CosmoGirl Bible

This month Thomas Nelson, Inc. launched Revolve, a New Testament for the teeny-bopper set. Thomas Nelson has profited greatly from leveraging customer segmentation into valuable, niche editions of the Bible. Revolve is their latest execution of this strategy.
Although the success of Revolve is less than certain, its publication is a clear sign of things to come for the hyper-traditional world of religious trade publishing. No longer will the assumption that one product fits all be the status quo. Look for successful religious publishers of the future to take a page from the sci-fi/apocalyptic Left Behind series and combine it with elements of the successful cross-over Christian rockers Creed and P.O.D.. In the new world of blogging, self-publishing, McSweeney's, pdf's, book-rings, digital video and, leading publishers will no longer be "printers with an ability to leverage relationships at Barnes & Noble". Leading publishers will be "savvy media marketing companies with an unparalleled understanding of American popular culture--and their place in it".
In the end of the day, religious publishers have to realize that they are not competing for "shelf space", they are competing for TIME. And for Americans to even consider sharing their limited time with you, you have to be RELEVANT to them. It is a lesson that the institutional churches have failed to learn. However, while the traditional religious institutions rush into irrelevance and fewer Americans park themselves in the pews each Sunday, a void of opportunity opens for the religious media companies of the future.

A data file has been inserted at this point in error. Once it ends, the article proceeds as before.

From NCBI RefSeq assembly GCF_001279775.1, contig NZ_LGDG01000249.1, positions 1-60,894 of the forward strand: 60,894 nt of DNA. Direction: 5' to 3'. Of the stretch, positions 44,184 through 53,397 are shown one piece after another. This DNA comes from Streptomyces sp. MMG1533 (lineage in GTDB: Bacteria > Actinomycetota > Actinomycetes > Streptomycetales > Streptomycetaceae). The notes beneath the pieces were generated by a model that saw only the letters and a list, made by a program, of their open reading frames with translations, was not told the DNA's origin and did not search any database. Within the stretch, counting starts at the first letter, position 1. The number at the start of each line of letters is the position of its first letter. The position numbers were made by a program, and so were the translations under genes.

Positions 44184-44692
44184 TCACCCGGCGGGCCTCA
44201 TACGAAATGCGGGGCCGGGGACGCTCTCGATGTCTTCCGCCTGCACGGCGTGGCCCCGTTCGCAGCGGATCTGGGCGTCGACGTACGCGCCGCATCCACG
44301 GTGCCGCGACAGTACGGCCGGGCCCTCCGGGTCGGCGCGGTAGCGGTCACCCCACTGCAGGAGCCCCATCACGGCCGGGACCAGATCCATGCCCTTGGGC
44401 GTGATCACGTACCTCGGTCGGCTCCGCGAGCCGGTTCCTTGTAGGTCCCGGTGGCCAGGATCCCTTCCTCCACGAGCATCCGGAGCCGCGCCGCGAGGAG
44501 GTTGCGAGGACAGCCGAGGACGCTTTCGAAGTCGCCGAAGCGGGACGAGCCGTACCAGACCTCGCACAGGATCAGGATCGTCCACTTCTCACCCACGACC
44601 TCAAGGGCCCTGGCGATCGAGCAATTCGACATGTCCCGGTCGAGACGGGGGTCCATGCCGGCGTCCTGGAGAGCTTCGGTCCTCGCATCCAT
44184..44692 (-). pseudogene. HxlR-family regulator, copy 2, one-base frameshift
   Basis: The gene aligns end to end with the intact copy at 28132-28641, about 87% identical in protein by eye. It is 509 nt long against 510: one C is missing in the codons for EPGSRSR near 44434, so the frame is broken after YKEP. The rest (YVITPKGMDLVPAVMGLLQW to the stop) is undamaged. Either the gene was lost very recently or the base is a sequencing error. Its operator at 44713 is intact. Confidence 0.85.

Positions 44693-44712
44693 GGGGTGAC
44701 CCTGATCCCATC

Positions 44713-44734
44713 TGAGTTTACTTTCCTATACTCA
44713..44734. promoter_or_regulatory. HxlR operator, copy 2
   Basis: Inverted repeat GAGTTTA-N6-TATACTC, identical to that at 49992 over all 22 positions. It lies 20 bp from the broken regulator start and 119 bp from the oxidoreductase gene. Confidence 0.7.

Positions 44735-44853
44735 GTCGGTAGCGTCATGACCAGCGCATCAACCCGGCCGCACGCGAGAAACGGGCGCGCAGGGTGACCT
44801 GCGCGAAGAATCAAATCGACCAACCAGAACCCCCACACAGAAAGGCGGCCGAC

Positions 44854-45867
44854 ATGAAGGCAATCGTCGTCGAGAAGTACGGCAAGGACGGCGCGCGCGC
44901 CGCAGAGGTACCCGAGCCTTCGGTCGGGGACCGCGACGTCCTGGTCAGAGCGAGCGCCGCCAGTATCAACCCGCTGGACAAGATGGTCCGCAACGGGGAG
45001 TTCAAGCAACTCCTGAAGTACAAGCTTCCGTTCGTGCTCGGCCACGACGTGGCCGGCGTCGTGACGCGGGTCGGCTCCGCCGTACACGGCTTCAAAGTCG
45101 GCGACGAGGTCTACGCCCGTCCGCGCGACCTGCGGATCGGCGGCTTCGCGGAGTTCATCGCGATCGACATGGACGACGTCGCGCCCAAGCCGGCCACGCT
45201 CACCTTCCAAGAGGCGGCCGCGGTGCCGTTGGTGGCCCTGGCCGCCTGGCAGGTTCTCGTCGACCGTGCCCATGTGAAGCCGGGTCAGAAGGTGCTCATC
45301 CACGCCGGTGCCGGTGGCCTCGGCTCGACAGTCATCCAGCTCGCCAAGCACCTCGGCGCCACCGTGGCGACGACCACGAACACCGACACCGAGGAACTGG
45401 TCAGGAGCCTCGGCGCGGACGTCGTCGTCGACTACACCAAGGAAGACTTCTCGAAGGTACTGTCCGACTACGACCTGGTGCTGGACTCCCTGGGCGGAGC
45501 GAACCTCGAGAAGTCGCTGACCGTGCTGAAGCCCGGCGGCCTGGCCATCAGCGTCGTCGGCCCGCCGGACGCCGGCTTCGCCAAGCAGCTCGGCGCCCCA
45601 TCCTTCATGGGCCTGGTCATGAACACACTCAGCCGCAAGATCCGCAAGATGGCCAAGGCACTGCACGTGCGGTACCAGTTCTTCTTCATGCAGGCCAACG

The jury is still out on Revolve, and it is by no means a sure thing. In fact, the mainstream media (ABC News and the New York Post) as well as the "culture police" ( & may have already doomed the publication. However, the fact that Revolve was even "newsworthy" hints at the potential for "relevant religious content" in the USA.
In the future, the success of religious media companies in the US will need to be less about following convention and more about creating movements akin to WWJD. What's next? Christian "flash mobs"? They are certainly a posibility.

Posted by Bradley Peacock | Permalink | Comments (1)